You know what’s yesterday?
Invoking Hitler. It’s sooo early 2000s. What’s hot right now is working down the scale to something more reasonable: Your Khans, your Medicis, your … McCarthys.
“How Apple’s ‘Blacklist’ Manipulates the Press” (no link but tip o’ the antlers to
ENGAGE HYPERBOLIC DRIVE!
In the 1930s and 1940s, a wave of “red scare” anti-Communism hysteria swept America.
At long last, have you no decency, Cult of Mac’s Mike Elgan? (Spoiler alert: No.)
What happened to people who were put on the famous Blacklist of the McCarthy era, Mike?
They were not allowed to work and their careers were ruined.
Just like product reviewers who have to wait like a whole week to get the products!
The ultimate goal is not to silence people known to be critical of the government, but to control those assumed to be objective or neutral.
And that’s the ultimate goal of any blacklist—McCarthy’s, China[‘]s or Apple’s: …
HENCEFORTH LET THEM ALL BE MENTIONED IN THE SAME BREATH.
… to make honest people lie.
Wrong! The ultimate goal is to manipulate public perception. Oh, surprise, the Macalope’s not naive. He knows that Apple gives access to people who write favorable or at least reasonable reviews and people who write for major publications.
As far as mustache-twirling schemes go, this is a whole volcanic island short of “evil masterminds.”
It needs to be said, of course, that comparisons between, say, McCarthyism and Apple’s PR strategy are absurd.
Ah! Well, glad you … made them, then?
Pro tip, Mike: That feeling of the absurd is what other, more reasonable writers listen to and let stop them before they look like overblown, histrionic ninnies.
There’s also an ethical dimension—some stories about Apple involve human rights, environmental problems and other truly serious issues that some people may want to know about. And, indeed, accusations against Apple in these areas are the surest ways to get on the “blacklist.”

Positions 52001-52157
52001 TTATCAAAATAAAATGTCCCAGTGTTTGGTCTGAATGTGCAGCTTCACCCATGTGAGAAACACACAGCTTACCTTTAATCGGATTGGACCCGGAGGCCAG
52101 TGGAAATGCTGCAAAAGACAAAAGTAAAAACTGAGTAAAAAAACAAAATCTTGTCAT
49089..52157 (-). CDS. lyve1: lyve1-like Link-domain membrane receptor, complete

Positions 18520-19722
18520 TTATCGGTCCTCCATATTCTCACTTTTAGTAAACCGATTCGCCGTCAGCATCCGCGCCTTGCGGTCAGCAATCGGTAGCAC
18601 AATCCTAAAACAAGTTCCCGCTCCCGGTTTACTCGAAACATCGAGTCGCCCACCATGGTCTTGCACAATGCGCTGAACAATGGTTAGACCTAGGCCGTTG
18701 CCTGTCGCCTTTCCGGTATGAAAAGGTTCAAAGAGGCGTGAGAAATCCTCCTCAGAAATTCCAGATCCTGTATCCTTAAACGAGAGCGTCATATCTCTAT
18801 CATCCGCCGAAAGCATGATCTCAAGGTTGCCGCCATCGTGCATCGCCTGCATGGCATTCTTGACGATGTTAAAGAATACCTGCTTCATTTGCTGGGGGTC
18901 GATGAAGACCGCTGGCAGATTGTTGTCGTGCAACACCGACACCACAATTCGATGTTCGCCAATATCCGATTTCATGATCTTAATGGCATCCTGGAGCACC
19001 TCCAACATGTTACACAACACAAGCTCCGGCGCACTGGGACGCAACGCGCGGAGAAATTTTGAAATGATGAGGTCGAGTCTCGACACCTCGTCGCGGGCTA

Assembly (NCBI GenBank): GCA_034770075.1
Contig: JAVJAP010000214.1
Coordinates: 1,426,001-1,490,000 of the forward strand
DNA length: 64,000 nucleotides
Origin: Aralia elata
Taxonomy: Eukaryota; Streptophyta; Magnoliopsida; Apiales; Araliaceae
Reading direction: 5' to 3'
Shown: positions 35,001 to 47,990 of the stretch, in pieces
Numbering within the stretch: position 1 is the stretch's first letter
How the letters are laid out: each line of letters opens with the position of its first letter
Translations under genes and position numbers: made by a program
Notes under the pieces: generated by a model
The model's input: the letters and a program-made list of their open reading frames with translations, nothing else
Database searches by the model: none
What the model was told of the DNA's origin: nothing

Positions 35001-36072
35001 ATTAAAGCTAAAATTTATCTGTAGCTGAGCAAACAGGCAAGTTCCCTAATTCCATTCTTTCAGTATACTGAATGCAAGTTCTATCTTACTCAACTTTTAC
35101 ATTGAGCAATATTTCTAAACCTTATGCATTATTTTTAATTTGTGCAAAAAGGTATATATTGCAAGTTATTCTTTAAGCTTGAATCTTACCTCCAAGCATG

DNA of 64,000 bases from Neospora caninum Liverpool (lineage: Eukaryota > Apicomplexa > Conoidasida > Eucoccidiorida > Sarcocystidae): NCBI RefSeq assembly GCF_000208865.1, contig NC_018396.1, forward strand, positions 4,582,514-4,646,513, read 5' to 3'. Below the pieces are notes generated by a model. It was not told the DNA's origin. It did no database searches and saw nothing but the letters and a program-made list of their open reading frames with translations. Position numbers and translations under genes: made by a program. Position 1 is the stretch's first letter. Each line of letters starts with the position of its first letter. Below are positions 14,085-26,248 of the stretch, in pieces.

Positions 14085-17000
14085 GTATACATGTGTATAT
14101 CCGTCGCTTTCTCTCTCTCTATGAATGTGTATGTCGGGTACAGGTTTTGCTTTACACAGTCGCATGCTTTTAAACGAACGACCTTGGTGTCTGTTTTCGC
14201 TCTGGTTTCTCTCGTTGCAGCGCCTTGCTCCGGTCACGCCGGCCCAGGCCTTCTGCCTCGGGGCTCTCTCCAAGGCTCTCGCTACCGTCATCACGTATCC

Because, as we all know, the New York Times is not allowed to review Apple products. The End.
I personally know very fair journalists who criticize Apple or who are publicly open-minded about the costs and benefits of Apple vs Android phones, for example, and who are still invited to their events.
But, still … BLACKLIST! Look out!
You know, Mike, has it occurred to you that your slaphappy journalistic approach has more to do with Apple’s attitude toward you than your opinion of their products?
The existence of Apple’s “blacklist” should not add to your skepticism about media and reporting.
Why, because members of the media are holy, incorruptible souls who bear no blame for either writing glowing reviews of crappy products or bad reviews of good ones?
Ultimately, it’s not that big of a deal.
Which explains why Elgan devoted 500 words at the beginning of this piece to the history of blacklisting as practiced by Joseph McCarthy and the Communist Chinese.
In technology, I would rank Apple the worst exploiter of a blacklist mentality and Google the best.
Wait, from who’s perspective? The perspective of the companies, or the perspective of the bruised-ego members of the technology press?
This all means so much coming from the guy who said
the Zune scared Apple to its core. Yes, it’s a wonder Apple doesn’t shower him with pre-released products.
If wasn’t [sic] on Apple’s “blacklist” already, this post would surely get me on it.
Have you considered that maybe there’s another list, Mike? The list of technology’s pearl-clutching fainting-couch owners. Apple doesn’t give access to those people, either, but for different reasons.